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Here's an article by Mortimer Adler, entitled How to Mark a Book.

Oh, my. It brought a rush of blood to my head to even think about this. But I found myself nodding along with his ideas! Agree or disagree, it's worth a read and a think! Here's a snippet:

Confusion about what it means to own a book leads people to a false reverence for paper, binding, and type - a respect for the physical thing - the craft of the printer rather than the genius of the author. They forget that it is possible for a man to acquire the idea, to possess the beauty, which a great book contains, without staking his claim by pasting his bookplate inside the cover. Having a fine library doesn't prove that its owner has a mind enriched by books; it proves nothing more than that he, his father, or his wife, was rich enough to buy them.

There are three kinds of book owners. The first has all the standard sets and best-sellers-unread, untouched. (This deluded individual owns wood pulp and ink, not books.) The second has a great many books-a few of them read through, most of them clipped into but all of them as clean and shiny as the day they were bought. (This person would probably like to make books his own, but is restrained by a false respect for their physical appearance.) The third has a few books or many-every one of them dog-eared and dilapidated, shaken and loosened by continual use, marked and scribbled in from front to back. (This man owns books.)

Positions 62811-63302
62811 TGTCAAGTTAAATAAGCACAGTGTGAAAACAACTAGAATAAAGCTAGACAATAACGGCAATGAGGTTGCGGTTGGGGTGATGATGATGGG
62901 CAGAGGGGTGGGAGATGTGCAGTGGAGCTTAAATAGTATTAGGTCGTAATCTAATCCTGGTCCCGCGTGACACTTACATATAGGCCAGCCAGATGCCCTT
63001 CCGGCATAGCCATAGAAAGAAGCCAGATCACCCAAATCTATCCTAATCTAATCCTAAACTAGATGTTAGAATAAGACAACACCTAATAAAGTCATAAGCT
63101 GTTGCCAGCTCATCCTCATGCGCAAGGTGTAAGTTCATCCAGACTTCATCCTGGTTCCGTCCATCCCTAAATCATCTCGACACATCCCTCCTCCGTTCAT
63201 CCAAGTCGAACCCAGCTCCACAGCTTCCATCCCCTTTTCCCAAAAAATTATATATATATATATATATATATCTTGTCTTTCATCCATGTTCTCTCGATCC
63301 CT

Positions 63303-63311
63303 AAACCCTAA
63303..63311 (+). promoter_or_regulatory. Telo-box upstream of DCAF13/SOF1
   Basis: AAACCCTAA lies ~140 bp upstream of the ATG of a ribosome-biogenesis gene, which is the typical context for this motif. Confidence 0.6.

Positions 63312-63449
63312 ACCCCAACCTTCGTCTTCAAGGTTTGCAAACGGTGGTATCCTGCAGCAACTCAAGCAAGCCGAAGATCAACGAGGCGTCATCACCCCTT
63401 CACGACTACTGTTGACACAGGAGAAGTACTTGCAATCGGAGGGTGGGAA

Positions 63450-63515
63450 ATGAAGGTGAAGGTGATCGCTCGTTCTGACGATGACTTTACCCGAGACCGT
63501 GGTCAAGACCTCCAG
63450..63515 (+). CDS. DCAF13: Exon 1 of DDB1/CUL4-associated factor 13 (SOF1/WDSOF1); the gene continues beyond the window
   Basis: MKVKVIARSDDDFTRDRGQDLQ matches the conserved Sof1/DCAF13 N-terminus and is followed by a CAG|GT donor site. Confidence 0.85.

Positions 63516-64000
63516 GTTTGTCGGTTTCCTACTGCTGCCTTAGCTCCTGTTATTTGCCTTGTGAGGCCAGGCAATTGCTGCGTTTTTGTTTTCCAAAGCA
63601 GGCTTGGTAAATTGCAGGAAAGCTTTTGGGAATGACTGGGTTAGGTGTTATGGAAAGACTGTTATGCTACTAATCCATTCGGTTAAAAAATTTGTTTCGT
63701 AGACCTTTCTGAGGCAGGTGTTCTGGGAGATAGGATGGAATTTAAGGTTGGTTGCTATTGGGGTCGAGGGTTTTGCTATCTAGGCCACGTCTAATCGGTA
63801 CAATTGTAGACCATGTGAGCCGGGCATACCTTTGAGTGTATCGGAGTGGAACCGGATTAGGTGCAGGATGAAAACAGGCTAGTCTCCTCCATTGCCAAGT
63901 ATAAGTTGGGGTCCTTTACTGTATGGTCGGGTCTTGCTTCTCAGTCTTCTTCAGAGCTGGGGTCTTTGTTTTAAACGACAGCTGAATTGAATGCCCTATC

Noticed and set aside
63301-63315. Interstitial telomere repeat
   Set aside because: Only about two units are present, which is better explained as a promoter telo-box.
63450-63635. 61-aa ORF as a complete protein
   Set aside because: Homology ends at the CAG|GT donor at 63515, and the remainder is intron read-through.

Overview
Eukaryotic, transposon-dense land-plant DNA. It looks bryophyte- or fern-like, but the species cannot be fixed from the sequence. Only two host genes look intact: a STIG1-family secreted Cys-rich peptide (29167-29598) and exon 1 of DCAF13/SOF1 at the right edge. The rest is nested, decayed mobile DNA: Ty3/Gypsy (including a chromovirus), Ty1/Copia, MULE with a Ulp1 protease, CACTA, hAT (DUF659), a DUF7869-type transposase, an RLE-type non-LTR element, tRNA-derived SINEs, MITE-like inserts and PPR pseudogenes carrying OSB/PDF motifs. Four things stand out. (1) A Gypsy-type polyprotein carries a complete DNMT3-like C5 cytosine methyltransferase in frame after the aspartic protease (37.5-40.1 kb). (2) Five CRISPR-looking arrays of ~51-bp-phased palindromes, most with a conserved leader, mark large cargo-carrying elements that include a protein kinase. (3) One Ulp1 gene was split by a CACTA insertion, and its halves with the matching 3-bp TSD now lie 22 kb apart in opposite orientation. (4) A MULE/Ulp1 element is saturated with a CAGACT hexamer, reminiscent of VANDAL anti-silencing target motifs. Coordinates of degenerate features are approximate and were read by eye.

Nice link, MamaT. For me, it depends on the type of book. I think I have more highlighters than pens so all my RCIA study books are colored and marked to pieces, but I haven't been able to bring myself to mark up my Bibles, even the cheap ones.

Do you mark up fiction? Sometimes, if I like a passage a lot, I'll highlight it, but usually it's the non-fiction that gets the rough treatment. :)

Hmmmmm. Any time I've marked up a book (besides a textbook) I've regretted it; when I go back to reread I'm distracted by my own notations (and often embarrassed at how insipid they are)

my bibles are much more colorful and ink-stained than my fiction, but my fiction has many more bendy pages.

peony - i understand where you're coming from. my notes in my earliest copy of catcher in the rye make me cringe!

The insipid and banal notations in my books' margins are a continual reminder that I was never so bright as everyone around me assured me that I was. I like have that crash course in humility every time I open a well loved bit of philosophy or economics.

Wow look at me, I mark in books! I'm cool!

jayson, you're cool even if you don't mark up books.



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